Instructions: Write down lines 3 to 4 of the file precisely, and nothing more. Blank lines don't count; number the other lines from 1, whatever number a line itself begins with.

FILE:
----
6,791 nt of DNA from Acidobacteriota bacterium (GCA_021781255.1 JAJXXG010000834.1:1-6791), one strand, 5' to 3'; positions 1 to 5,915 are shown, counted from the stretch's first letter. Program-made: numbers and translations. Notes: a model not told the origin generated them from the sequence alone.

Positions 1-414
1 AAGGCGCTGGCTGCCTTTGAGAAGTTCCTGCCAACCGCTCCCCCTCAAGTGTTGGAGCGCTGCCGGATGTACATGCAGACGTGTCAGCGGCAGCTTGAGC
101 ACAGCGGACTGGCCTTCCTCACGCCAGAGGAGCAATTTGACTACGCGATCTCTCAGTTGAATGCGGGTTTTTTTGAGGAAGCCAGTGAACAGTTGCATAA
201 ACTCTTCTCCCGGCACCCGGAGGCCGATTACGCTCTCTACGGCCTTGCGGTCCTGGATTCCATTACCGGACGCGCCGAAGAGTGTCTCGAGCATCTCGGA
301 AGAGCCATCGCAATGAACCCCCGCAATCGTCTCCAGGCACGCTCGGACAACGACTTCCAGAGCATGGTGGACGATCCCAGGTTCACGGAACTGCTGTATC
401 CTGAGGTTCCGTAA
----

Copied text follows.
1 AAGGCGCTGGCTGCCTTTGAGAAGTTCCTGCCAACCGCTCCCCCTCAAGTGTTGGAGCGCTGCCGGATGTACATGCAGACGTGTCAGCGGCAGCTTGAGC
101 ACAGCGGACTGGCCTTCCTCACGCCAGAGGAGCAATTTGACTACGCGATCTCTCAGTTGAATGCGGGTTTTTTTGAGGAAGCCAGTGAACAGTTGCATAA